Two Scottish craft makers are among the winners at The Balvenie Masters of Craft 2012, an awards programme which recognises, honours and celebrates highly skilled craftspeople around the UK.
The awards garnered hundreds of entries from across Britain and culminated in a ceremony held in London’s famous Savoy hotel on 27 June 2012.
TV presenter and judge of The Balvenie Masters of Craft, Kevin McCloud said "For a second year, we have been blown away by the quality and quantity of the entries. There is such force and passion behind craftsmanship right now and I am delighted to have been a part of the process once again. Congratulations to all this year’s most deserving winners."
The Balvenie Masters of Craft 2012 winners are:
The Balvenie Master of Craft 2012: Heather Gillespie, copper wheel glass engraver (pictured top)
Heather Gillespie, from the Lake District, is one of the last remaining copper wheel glass engravers in the UK. Heather only uses lead crystal glass and takes inspiration from nature and its surroundings. From small pebbles to rugged rocks, she looks for texture in all manners of subjects. Heather was also the winner of the Glass & Ceramics category.
Stone: Callum Gray, dry stone waller (pictured left)
Callum Gray is a Glasgow-based landscaper who specialises in dry stone walling, an ancient craft using gravity and friction to build a mortar free, self sustaining structure. Drystone requires patience and a keen eye for detail and the right stone. It’s rugged, labour-intensive and sees him outdoors in all weathers. Callum recently spent time restoring a 500 year old wall in Stirling and he took pleasure in securing its existence for another 500.
Textiles: Di Gilpin, hand knitter (pictured below)
Di Gilpin has been hand knitting for 30 years. She set up her first studio on the Isle of Skye in 1983 and has clients including Helena Bonham Carter and Bette Midler. Di successfully combines traditional techniques and demand for well-made, sustainable, fashionable pieces. She has recently created a new company with its own couture label; this expertly-designed and primarily hand-knitted line brings provenance and sustainability to the fashion industry.
Wood: Alan Jones, thatcher
Alan Jones, a thatcher from Bridgend in South Wales, started out as a carpenter. He now specialises in growing his own thatching wheat, which is used for both thatching purposes and as an agricultural product. His belief in and passion for his craft means that he also teaches and trains others in crop and wetland management.
Metal: Phil Barnes, enameller
Suffolk-based Phil Barnes specialises in enamelling, the decoration of a surface fusing ground enamel on to a metal base stretching back to Anglo Saxon and Roman times. In Phil’s case, his preferred metal is silver, which allows the colour of the enamel to show through.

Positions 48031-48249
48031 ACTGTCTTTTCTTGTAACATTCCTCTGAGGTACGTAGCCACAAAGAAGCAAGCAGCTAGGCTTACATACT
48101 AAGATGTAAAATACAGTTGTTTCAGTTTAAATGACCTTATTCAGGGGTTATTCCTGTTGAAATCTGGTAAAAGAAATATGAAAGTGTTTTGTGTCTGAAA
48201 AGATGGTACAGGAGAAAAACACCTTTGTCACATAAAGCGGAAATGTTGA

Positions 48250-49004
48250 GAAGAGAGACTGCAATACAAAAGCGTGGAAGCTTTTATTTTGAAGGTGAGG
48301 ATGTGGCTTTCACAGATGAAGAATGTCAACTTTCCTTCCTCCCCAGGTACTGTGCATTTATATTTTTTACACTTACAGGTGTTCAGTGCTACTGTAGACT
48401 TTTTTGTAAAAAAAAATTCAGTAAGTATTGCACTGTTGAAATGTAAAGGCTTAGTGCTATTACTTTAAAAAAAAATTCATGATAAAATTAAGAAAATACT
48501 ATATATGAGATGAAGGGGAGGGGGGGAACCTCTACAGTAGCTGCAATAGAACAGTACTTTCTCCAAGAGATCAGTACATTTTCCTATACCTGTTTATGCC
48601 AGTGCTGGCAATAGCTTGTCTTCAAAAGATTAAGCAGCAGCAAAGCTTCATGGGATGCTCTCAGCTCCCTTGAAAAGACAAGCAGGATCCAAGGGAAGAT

Leather: Terry Davis, harness and horse collar maker
Terry Davis is a harness and horse collar maker who believes that this traditional craft has been practiced for some two thousand years with little change over that period of time. Having practised it himself for the past 40, he believes he has gone some way to make some changes for the better.
Food: Sam Holden, cheese-maker
Sam Holden – is a cheese-maker who specialises in making a traditional Cheddar-style cheese called Haford on his farm in West Wales. It takes his skill, a lot of time and the 65 Ayrshire cows on his farm to create Haford. Each cheese takes over 12 hours from start to finish.
The Balvenie Young Master of Craft: Peter Murray, chair maker
Peter Murray, also known as the ‘Artful Bodger’ is a chair maker who specialises in Windsor chairs made from green wood. In addition to creating handcrafted chairs using a variety of tools including the pole-lathe, Peter’s aim, in his own words, is to create pieces that ‘are a pleasure to look at and a joy to sit in.’
The David Stewart Lifetime Achievement Award: Bob Armstrong, thatcher
Bob Armstrong is a thatcher who at the age of 66 is still artfully practising his trade. Based in Salisbury, Bob spends much of his time up a ladder making and crafting roofs much the way they were made over 100 years ago.
The expert panel of judges included: Kevin McCloud; Malt Master David Stewart; The Sunday Telegraph Life editor Anne Cuthbertson; Chairman of the Heritage Crafts Association Robin Wood; craft photographer Nick Hand; Entertaining Director at Wallpaper* magazine Melina Keays; Ceramicist and Maker Trustee of The Crafts Council Stephen Dixon; and last year’s Young Master of Craft winner Ruth Emily Davey.
Lead judge, The Balvenie Malt Master David Stewart, said of the awards "Being my 50th year with The Balvenie distillery, this year is very special to me. I’ve so enjoyed judging this year’s entries. We’ve had three times the number of entries as last year which is fantastic news for the crafts industry but it has given my fellow judges and me a very tough job.
"The standard has been incredible – it’s just been fantastic to see the awards – something we believe so much in – have grown from strength to strength."
View an exhibition curated by Nick Hand featuring photographs of all The Balvenie Masters of Craft finalists.
The Balvenie Single Malt Scotch Whisky is produced by William Grant & Sons Ltd, an award-winning independent family-owned distiller founded by William Grant in 1886 and today run by his direct descendants in Speyside in the Scottish Highlands.
The Balvenie is a unique range of single malts created by David Stewart, The Balvenie Malt Master.
Photography credits: Nick Hand
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